He then began to view his teacher’s parting words in a new light. He had grown into a world of music where humans — and even things — were the instruments. The terms East and West he no longer saw as mere geographic directions, but as straying entities of mind and heart, leading to misunderstanding and disharmony, which he would try to bring together in mutual understanding.
There followed two years of study with him at his summer school at Suresnes, Bois de Boulogne, outside Paris. I found that his ideas, which had seemed a little vague in a railway depot in Oslo, were as scientifically conceived as anything I had encountered in my engineering career or in my study of physics. They were already incorporated in several books.
In 1926, Eddington, Hylleraas, James Jeans and other outstanding physicists hypothesized what has been called the “vibration theory of matter,” about which science is still fighting. This hypothesis is a true replica of Murshid Inayat’s views, except that, to the latter, the “vibrations” were not just movement of inert matter, or of no matter at all, as has elegantly been suggested by some scientists. To Murshid Inayat, these vibrations were curls and twists of love — that unfathomable force that created and goes on creating and maintaining things and thoughts and sentiments.
A curious and significant application of this vibration theory was Murshid Inayat’s attitude toward the “peace through disarmament” dreams of the time, sponsored by the United States Secretary of State Kellogg and others.
“Were men of good intentions to disarm now.” said Murshid Inayat, “they would become slaves of the not-so-well-intentioned and be made to work and fight for the very causes they abhor.”
A few years later this warning was dramatized by Hitler’s rise to power.
His extraordinary sensitivity was a constant puzzle to me. Once, as he was lecturing, my mind slipped off to the thought of a swimming appointment I had after the lecture and, although the talk was most interesting, I impolitely wondered whether it would be over soon. With an instantaneous reflex Murshid Inayat looked down at his wrist watch — then up at me! There was no reproach in his eyes, just mild wonder. He was only half through his talk!
Upon another occasion an older associate of his had taken me to task for using a chair in the audience which was just next to the one Murshid Inayat used when he was listening to some speaker. It was far back and, said my assailant, Murshid Inayat wanted, of course, to sit alone and undisturbed!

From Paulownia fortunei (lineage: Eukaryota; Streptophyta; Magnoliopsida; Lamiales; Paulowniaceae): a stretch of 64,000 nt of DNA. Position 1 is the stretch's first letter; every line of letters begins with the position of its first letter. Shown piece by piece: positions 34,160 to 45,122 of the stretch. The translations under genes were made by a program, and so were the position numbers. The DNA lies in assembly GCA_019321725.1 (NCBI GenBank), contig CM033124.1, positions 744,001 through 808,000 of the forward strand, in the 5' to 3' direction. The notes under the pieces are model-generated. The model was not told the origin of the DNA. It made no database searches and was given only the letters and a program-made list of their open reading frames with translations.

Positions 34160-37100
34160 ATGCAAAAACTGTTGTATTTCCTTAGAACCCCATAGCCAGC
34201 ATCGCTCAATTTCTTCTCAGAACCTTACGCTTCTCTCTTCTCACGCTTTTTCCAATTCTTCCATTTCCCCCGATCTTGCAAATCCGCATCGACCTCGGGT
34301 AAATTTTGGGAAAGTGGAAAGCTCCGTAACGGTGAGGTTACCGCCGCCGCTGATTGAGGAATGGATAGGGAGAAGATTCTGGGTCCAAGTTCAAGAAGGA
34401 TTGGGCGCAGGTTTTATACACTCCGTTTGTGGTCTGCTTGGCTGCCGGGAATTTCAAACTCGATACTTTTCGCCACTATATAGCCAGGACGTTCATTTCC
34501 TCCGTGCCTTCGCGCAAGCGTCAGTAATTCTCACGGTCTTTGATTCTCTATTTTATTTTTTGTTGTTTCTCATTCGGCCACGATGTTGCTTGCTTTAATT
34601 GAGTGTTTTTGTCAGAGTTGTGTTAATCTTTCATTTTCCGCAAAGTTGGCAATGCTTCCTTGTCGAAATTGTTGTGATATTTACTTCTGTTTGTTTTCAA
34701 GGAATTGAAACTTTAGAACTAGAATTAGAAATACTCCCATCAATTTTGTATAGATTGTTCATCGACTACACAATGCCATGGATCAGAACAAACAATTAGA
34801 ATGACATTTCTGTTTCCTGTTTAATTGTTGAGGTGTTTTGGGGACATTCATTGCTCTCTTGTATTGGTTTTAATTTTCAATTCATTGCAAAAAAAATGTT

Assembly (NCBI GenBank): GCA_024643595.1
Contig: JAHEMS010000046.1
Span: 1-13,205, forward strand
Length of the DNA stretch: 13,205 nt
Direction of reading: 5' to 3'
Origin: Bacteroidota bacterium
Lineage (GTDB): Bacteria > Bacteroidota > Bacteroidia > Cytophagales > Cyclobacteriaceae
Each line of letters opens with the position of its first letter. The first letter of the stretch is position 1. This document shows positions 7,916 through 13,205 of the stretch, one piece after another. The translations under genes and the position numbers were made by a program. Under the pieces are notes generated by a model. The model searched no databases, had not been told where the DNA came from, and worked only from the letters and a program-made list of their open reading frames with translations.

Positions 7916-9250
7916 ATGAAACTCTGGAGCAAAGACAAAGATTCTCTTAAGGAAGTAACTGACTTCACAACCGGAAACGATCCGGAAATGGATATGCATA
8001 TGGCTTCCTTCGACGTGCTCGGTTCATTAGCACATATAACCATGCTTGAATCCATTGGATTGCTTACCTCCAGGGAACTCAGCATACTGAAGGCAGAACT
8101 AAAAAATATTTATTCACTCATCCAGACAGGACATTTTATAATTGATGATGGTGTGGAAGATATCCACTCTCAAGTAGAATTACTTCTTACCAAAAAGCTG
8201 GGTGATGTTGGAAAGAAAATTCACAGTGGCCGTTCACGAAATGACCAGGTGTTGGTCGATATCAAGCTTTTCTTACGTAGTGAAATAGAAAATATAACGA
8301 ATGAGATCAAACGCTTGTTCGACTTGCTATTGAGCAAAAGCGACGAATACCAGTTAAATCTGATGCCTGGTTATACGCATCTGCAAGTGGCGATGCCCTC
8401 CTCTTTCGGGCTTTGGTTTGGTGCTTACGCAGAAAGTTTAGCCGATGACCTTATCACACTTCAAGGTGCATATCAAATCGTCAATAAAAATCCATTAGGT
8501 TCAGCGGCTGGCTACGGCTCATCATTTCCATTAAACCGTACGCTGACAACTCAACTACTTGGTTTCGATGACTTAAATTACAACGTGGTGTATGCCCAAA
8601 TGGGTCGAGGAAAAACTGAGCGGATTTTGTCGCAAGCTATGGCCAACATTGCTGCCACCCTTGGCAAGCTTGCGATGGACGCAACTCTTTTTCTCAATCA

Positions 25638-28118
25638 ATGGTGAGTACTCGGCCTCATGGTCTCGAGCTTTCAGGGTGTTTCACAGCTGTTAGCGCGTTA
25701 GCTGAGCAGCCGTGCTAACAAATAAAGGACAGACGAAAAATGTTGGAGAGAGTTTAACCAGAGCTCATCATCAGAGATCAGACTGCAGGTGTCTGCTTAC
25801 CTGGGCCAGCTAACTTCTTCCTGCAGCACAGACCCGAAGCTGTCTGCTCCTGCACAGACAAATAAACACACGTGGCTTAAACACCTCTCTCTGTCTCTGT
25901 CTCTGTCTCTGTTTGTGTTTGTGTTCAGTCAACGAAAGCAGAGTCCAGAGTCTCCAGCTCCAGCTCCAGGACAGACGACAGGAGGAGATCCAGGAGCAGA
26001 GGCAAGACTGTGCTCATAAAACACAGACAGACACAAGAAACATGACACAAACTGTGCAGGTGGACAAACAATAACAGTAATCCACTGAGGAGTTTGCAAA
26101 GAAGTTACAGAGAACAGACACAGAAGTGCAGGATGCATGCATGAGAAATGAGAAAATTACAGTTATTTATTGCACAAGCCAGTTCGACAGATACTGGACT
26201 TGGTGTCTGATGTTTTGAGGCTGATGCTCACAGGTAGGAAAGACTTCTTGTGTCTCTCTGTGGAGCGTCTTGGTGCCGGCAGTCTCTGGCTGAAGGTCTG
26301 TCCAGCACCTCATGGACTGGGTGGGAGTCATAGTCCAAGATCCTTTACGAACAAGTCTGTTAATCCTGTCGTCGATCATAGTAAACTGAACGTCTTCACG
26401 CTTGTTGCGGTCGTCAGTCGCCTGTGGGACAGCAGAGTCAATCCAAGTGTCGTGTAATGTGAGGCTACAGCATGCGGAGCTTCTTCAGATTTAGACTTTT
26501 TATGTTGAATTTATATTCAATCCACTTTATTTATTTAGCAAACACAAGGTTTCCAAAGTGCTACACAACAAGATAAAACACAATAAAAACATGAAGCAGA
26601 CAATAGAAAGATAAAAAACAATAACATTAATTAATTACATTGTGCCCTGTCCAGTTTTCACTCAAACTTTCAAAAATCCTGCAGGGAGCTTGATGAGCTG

Somewhat taken aback at such fussiness I decided nevertheless to sit as far away from that chair as possible, and seated myself in the first row at the next lecture. Before it began, Murshid Inayat walked in unobtrusively, looked around, then walked quietly up to the first row and sat down beside me again. My assailant blushed profusely.
Another elderly associate of Murshid Inayat once took it upon herself to lecture me on his exalted state, a state which was such that none of us could ever hope to reach it, or even have him as an example; at the most, we might hope to reach the status of some older associate!
To anyone familiar with psychology, the case of this “older associate” was pretty clear and rather alarming, as long as she was posing as a teacher and helper of man, and I was concerned and somewhat dejected as both of us entered the hall where Murshid Inayat was to give a talk. He had not been anywhere near the place where we had talked. Now he entered the rostrum, his face a thundercloud, though his eyes softened as they fell upon the “older associate.”
“One’s closest and dearest friends often become one’s worst enemies,” he began. “Throughout history, the blessed influence of great teachers has been marred and distorted by their associates insisting upon putting them on pedestals and making monsters of them! All great teachers have been great because they were human, subject to the foibles and temptations of humans — yet surmounting them! Their wish was always to serve God and man by trying to be examples, or at least friends, on the most humble human basis — to all who cared for their friendship. In the eyes of God there are no highs or lows, spiritually or otherwise, and whoever thinks he is ‘advanced’ has not begun to climb!”
Then, gently, he switched to the subject of the evening.
One day I asked him the question that had been on my lips since the first day we met. Why did he not stay in India which was so much more in need of his vision, wisdom and energy?